It was swimming down the middle of the canal, bobbing its head above the water, all least it was at first.  As I drew closer I saw that the thing was struggling, each time its head slipped under the water it took longer and longer to return to the surface until I saw it start to sink through the cloudy brown murk  Before I really knew what I was doing I was kicking off my shoes, and preparing to rescue the thing.
I unbuttoned my trousers and jumped into the water not realising my smart office wear was still entangled with my ankles and my phone was in the pocket.  I barley noticed, the rabbit had been underwater for an long time now, I thrashed around under the surface, trying to find it but it was no use, the rabbit was gone, lost in the brown murk.
That was when I noticed my trousers floating behind me.  I hurriedly threw them out out the canal, mercifully everything I'd had in my pockets had stayed that way.  That was when the old woman walked past.  I was standing in the canal not knowing what to do next and she quite reasonably asked what I was doing.  I mumbled something about trying to save a rabbit.  She scolded me for not looking after myself and carried on walking, not realising that I have my silver cross open water life saving badge and as such I was obviously in no, danger the well meaning fool.
Finally I got out of the canal.  I stood on the towpath in my waterlogged socks, boxers and shirt holding a soaked through pair of black work trousers.  It was a 2.5 mile walk home.  Fortunately today was maybe the nicest day of the year so I dried off pretty quickly and temperature wasn't an issue.  Embarrassment was.  I hobbled my way home past a bemused collection of joggers, cyclists and narrow boat captains looking like Walter White at the start of Breaking Bad.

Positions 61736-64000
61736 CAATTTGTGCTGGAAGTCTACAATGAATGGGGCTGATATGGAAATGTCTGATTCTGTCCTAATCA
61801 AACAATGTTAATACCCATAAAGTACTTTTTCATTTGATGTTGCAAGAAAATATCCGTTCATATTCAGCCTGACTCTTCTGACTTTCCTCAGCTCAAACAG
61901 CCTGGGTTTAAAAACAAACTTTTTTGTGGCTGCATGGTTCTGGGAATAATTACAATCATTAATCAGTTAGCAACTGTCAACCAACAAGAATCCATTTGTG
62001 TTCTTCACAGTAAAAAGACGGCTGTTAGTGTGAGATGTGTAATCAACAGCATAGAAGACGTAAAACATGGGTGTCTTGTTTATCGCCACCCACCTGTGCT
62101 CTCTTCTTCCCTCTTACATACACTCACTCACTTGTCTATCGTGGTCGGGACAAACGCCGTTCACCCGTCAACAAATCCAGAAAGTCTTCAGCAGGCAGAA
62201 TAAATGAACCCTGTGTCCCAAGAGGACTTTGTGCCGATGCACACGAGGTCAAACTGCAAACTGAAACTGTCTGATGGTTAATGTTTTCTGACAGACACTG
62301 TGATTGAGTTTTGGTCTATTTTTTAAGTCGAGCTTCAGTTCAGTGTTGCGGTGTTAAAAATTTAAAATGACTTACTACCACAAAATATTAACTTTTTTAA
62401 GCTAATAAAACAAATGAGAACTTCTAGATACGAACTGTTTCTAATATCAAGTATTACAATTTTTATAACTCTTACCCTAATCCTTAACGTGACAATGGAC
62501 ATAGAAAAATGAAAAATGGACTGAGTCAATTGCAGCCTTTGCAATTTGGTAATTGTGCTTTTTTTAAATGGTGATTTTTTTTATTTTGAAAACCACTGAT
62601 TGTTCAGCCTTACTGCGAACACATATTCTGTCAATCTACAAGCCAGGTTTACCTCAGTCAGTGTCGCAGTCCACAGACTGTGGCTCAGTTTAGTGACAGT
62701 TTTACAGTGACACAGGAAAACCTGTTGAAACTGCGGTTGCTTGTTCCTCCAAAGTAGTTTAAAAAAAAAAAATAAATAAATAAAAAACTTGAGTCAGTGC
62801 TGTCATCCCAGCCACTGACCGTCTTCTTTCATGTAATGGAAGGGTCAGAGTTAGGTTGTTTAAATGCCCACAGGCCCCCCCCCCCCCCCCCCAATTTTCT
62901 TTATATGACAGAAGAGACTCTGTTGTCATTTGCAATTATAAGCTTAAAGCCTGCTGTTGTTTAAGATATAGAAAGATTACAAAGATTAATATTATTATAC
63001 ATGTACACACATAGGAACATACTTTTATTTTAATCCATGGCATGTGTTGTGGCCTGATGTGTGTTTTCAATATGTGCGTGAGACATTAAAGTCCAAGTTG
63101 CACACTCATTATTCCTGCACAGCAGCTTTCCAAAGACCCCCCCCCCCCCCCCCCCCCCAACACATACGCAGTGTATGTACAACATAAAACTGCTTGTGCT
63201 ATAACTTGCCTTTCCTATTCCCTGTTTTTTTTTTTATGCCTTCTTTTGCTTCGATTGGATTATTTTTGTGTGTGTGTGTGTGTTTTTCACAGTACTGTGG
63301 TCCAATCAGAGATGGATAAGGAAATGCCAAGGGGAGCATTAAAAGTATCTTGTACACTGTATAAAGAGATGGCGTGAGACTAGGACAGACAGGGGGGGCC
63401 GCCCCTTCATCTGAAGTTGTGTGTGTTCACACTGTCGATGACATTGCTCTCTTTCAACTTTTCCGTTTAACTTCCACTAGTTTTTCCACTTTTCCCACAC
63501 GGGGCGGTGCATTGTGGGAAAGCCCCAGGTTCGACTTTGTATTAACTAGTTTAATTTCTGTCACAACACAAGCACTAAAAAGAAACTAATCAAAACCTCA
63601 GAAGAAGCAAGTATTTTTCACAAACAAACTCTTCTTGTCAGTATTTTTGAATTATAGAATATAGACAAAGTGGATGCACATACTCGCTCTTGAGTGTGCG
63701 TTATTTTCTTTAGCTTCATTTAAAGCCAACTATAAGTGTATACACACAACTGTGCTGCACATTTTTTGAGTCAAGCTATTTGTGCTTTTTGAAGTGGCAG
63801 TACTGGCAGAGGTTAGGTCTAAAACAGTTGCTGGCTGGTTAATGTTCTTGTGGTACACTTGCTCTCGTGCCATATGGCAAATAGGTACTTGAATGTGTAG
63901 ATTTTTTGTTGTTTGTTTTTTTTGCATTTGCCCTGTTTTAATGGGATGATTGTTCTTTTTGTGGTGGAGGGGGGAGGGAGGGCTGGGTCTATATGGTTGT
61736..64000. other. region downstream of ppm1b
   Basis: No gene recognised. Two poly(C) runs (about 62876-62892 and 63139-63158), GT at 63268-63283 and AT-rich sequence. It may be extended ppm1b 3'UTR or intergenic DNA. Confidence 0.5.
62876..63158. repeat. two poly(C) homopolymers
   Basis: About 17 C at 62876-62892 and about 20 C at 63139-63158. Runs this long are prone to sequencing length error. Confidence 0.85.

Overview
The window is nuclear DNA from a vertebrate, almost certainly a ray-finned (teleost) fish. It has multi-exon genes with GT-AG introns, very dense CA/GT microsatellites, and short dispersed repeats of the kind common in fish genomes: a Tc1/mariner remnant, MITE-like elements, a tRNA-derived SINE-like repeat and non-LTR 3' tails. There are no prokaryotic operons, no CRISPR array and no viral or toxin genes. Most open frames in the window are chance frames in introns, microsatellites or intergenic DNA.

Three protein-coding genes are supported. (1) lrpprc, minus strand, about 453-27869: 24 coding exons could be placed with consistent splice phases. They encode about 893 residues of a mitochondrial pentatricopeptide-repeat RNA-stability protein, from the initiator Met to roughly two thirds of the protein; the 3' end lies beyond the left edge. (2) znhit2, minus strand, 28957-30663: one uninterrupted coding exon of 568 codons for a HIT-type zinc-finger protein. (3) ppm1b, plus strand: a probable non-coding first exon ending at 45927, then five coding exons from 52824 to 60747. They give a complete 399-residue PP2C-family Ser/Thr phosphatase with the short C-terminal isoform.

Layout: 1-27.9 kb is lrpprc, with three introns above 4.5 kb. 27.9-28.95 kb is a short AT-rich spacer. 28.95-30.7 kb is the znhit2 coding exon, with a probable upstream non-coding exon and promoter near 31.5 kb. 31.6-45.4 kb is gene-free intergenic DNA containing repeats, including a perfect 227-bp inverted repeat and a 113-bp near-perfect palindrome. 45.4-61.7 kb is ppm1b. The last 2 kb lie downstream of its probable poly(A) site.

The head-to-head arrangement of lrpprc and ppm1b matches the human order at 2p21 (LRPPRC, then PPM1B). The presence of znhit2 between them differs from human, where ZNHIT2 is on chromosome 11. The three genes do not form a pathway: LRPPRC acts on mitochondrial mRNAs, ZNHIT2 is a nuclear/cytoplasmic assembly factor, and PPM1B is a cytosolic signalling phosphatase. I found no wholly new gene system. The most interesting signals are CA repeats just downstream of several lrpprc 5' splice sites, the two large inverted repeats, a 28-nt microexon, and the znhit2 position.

So I showered, put my clothes in the wash and slathered myself in antiseptic.  My phone's in a bowl of rice on the windowsill, hopefully the rice will soak up any of the filthy water that got into the machine and I can turn it on successfully in the next few days.  I can't find my glasses so I'm using a spare pair.
I told my dad about all this and he said I was an idiot.  He's more practical than I am, he was raised on a farm and has a much more straight forward attitude to the food animals.  Not that I'm a great animal rights campaigner; I eat meat unapologetically and like to think that I would kill my own food should the need arise, though I never have. 
I am a massive hypocrite, I tried to save the rabbit today when the weather was brilliant and I wasn't in a hurry.  I'd probably have left the bunny if trying to rescue it would have required more effort.  I feel genuinely upset that I failed the rabbit but I know I'll eat cheap meat again without any guilt.  I guess I feel bad for the rabbit because its death seemed so pointless, I can't overlook it's unpleasant final moments for some tasty sausages.  I was being an idiot, I lost a pair of glasses and I've probably written off my phone for a rabbit I didn't save, but at the time, I didn't think about that, all I thought was that I didn't want to watch a rabbit die, and I'm proud of that.